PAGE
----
Chennai has long been considered a viable manufacturing hub. Back in the 1850’s India’s first train was manufactured by Madras based Simpson and Co. These days, Chennai produces everything that moves from bicycles to military tanks; cars, earth-moving equipment, tractors and railway carriages. But it is the auto industry that Chennai has taken a real lead in. “Every third car produced in India is from Chennai or around it. The area makes three cars every minute and one commercial vehicle every 75 seconds. The state has a capacity of 350,000 commercial vehicles each year,” says a senior official from the industries department. On the commercial vehicle side, besides Ashok Leyland, the state houses Daimler, Caparo, Komatsu, Doosan and Caterpillar are all headquartered here.

The Chief Minister’s vision for Chennai as an auto hub is clear: “to make Chennai the World’s largest auto cluster,” said Chief Minister Jayalalithaa. Ford set up its facility at Maraimalainagar, 45 km South of Chennai, and invested about $1bn in a plant that has a production capacity of 200,000 cars and 250,000 engines. At present, 85 per cent of the vehicles are sold in the domestic market. Last year, the company shipped its first ‘Made in India’ Figo to South Africa and plans to expand exports to include 48 countries including North Africa, Mexico, South America, Arab Emirates and West Asia. The Auto industry employs over 250,000 people and, in 2010, more than 1 million cars produced – which makes Chennai one of the Top 10 car manufacturing areas in the world.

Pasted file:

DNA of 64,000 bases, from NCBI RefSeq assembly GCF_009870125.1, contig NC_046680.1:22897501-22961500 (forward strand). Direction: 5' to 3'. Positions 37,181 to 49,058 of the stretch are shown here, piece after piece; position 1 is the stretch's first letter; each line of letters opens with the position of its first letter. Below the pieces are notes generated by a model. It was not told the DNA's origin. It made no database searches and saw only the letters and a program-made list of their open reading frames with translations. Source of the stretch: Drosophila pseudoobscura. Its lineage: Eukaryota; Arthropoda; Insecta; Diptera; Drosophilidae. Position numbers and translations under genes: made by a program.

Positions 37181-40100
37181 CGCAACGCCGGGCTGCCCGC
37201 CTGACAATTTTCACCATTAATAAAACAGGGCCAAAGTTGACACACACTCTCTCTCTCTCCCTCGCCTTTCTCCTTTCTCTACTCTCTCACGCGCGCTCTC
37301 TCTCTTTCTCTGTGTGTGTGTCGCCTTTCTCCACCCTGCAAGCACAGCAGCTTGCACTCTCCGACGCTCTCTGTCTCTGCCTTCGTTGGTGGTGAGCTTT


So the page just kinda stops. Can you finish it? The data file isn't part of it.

Let’s get back to the candle on the dining room table. The power outages have become so much a part of daily life that, the auto makers and other industries are taking note. In the past, Tamil Nadu was able to beat off competition for FDI; especially from the entrepreneurial powerhouse of the State of Gujurrat.   This month French car maker Peugeot announced that Gujarat, not TN, is a front runner for a 4,000 crore plant that the Peugeot plans on setting up soon. Then, there’s Ford which established its first factory in India at Maraimalai Nagar, near Chennai in 1996 , announced a few weeks ago that its second facility will be set up in Gujarat, not Tamil Nadu. That’s a loss of close to 250,000 cars per annum.  Ford said it selected Gujarat because of the state’s pro-business environment. “Gujarat is a classic example of what works. It is run in a professional way. No Bureaucrats hurdles at all, no electricity, water and connectivity problems and incentives are also high. Somehow Tamil Nadu is missing these and has become more bureaucratic,” says R Dayal, executive officer, Maruti Suzuki Pvt Ltd.